I returned to my hometown this week. The Walpole, New Hampshire, “Old Home Days” committee had invited me to give a reading at the library. I arrived early enough to catch the end of the parade and let the familiar landmarks settle in: the big shade trees and stately white Colonial homes lining Main Street, the stone fountain, the compact shops and businesses that have moved upscale since I lived at the edge of the village, but which looked as lovely and Rockwell-esque as ever. And soon enough, familiar faces everywhere I turned: Mr. Perron, my junior-high science teacher; Ken McGill, who used to share the right side of the baseball infield with me; John Chandler, who played second base for the American Legion team a couple of years ahead of me, and whom I looked up to as a god. And I have to say, although I moved away more than two decades ago, it felt like being home.
Many towns around New England put on versions of the celebration every summer, usually for a day or a weekend. Walpole’s has grown so elaborate that it takes place just once every three years. This year, some 20 subcommittees organized everything from the opening block party on Wednesday afternoon to the final Sunday-night performance of the Walpole Players’ You Can’t Take It With You. T-shirt sales, fireworks, chicken barbeque, antique car show, talent show, pet show, 5K race, basketball shootout, band concert, dance, shortcake social, parade–each had a squadron of volunteers and months in the planning behind it, along with part of the event’s $10,000 budget.
The whole thing stretches over the length of time that the inventor of the ritual, Frank Rollins of New Hampshire, envisioned back in 1897 when he created an official Old Home Week Association and lobbied towns around the state to take part. Rollins feared that New Hampshire’s small towns were dying. He saw the farms and villages emptying out to better-paying factory jobs in the cities and to the promise of prosperity and easier farming in the South and Midwest. In the old homesteads collapsing into cellar holes and brush reclaiming the fields, Rollins saw New Hampshire’s place in America’s future fading, as well. Taking office as governor in 1899, he responded with a nationwide appeal to native sons and daughters to return home, to rediscover the wholesomeness of small-town life amid an increasingly impersonal urbanized culture. He hoped that once lured back home, many would choose to stay. The whole idea was a public-relations campaign, built around nostalgia and a longing for some lost sense of community.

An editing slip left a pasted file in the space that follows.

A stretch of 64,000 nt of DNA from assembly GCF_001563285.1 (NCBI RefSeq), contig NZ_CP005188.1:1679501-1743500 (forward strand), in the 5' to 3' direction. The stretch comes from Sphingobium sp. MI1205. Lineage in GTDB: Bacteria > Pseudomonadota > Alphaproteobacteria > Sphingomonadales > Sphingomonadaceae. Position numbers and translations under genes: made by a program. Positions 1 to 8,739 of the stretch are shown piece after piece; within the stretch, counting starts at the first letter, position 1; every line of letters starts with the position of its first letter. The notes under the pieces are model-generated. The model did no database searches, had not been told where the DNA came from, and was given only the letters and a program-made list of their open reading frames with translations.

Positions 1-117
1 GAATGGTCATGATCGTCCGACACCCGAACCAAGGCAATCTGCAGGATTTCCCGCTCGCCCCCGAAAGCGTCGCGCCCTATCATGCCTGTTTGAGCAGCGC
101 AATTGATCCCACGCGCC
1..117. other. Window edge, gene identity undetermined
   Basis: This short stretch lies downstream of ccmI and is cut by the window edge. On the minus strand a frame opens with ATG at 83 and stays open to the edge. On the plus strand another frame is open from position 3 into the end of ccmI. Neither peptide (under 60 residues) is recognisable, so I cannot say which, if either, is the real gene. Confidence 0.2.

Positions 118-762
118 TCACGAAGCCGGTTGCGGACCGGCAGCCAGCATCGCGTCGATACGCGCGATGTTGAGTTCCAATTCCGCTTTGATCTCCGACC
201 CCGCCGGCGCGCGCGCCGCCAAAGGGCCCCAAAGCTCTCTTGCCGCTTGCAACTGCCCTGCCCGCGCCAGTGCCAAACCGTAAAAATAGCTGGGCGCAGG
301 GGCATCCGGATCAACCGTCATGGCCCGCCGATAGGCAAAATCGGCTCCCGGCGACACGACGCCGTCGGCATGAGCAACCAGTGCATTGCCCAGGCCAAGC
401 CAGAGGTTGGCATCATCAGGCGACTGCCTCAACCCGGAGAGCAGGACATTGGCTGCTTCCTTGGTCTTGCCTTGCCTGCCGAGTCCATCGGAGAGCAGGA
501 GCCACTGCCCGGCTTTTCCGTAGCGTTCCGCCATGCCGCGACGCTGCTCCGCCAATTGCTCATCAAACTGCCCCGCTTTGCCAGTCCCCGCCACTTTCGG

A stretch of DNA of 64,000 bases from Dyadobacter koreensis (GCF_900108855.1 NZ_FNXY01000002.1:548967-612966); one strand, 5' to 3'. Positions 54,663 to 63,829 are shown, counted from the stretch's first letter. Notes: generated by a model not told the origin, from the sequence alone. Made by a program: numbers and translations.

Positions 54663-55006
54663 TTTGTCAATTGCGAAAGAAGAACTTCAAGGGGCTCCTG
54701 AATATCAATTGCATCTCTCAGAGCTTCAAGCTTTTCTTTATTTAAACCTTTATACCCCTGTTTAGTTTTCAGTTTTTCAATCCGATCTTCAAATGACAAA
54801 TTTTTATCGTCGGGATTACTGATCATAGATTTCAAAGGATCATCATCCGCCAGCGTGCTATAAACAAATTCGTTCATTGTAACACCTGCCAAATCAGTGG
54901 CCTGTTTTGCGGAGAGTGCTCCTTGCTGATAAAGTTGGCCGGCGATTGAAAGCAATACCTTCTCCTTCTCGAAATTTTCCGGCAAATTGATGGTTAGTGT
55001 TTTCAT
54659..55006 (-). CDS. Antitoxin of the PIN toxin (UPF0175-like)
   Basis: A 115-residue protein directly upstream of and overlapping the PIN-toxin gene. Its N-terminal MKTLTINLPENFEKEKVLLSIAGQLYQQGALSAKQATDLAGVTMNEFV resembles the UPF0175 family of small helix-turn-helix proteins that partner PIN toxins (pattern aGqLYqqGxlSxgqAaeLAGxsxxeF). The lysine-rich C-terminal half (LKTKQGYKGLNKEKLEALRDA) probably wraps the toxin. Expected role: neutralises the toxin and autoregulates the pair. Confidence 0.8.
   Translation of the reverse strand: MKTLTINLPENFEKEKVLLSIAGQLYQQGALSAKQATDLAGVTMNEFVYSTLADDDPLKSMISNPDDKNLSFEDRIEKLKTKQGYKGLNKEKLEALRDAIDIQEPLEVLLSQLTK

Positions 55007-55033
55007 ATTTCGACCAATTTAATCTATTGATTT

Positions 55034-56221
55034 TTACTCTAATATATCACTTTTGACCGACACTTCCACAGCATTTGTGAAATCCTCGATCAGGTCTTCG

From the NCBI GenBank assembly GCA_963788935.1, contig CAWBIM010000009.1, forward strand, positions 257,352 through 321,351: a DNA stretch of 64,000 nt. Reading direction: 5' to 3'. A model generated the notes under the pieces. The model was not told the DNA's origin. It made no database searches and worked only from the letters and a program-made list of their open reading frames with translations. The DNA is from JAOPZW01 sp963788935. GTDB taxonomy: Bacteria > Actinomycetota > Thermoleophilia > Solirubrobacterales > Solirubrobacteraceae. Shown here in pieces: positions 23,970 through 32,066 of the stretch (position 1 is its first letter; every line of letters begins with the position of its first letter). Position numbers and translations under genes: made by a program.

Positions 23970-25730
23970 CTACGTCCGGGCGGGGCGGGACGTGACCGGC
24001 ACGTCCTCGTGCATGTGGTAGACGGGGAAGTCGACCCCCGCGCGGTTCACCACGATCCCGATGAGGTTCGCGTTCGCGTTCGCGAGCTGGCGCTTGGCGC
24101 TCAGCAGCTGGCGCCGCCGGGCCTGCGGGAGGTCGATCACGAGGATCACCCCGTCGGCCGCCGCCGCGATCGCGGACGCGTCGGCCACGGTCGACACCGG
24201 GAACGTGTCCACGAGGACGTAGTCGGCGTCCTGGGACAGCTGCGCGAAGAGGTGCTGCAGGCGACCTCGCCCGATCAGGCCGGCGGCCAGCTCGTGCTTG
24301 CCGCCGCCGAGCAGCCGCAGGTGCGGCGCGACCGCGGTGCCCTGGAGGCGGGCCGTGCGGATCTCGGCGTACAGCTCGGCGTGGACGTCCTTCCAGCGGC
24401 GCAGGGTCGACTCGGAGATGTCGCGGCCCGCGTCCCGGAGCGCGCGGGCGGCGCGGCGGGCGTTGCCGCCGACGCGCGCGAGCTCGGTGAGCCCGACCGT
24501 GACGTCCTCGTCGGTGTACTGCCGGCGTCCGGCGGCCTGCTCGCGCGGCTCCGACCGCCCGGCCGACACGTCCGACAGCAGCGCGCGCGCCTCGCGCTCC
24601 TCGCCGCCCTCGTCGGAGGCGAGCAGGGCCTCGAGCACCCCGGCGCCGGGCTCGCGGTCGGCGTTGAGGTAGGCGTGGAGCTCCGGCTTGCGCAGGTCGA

In truth, I felt some of some of what Rollins intended, although I still live in the state, just an hour or so from Walpole. After the library reading, I walked past the little restaurant that Tom Murray started the year after we graduated from high school, and wandered around the booths and exhibits on the town’s broad common. I heard kids’ voices ringing out from the ballfield behind the brown stone church, where we used to play pick-up baseball games during the Sunday-evening band concerts. We’d stand while the band played “The Star-Spangled Banner,” holding our hats over our hearts, imagining we were pros. Toward the end of the afternoon, I took a drive, passing trout streams where I’d learned to fish, felt rushes of memory, felt the pull that Governor Rollins had once banked on.
But to be honest, in the throng of people crowding the common and the village square, I recognized only a small percentage of the faces, and almost none, like me, who had returned to visit. Walpole, like so many towns in New England, has reversed the emptying out that threatened their existence a century ago. What threatens the town’s wholesomeness today is growth: not too many cellar holes, but too many houses.
Most of those attending Old Home Days were residents new to the town. Most of them commute to jobs somewhere else. The celebration is intended to bring them together. Chuck Bingaman, who co-chaired the publicity committee with his wife, Sue, moved to Walpole six years ago from Illinois. He told me that working on the Old Home Days celebration has allowed him to get to know all kinds of people around town, folks with whom he likely wouldn’t have interacted otherwise. The work has given him a powerful, geographical sense of community, not just the selective community of like-minded friends and acquaintances he’d found in the various places he’d lived. It has given him the old-fashioned feeling of being home. He’s not planning to move again.
Ironically, Old Home Days still serves its original purpose, but from an opposite direction. Its power of nostalgia and connection no longer entices former residents to return, but current ones to stay.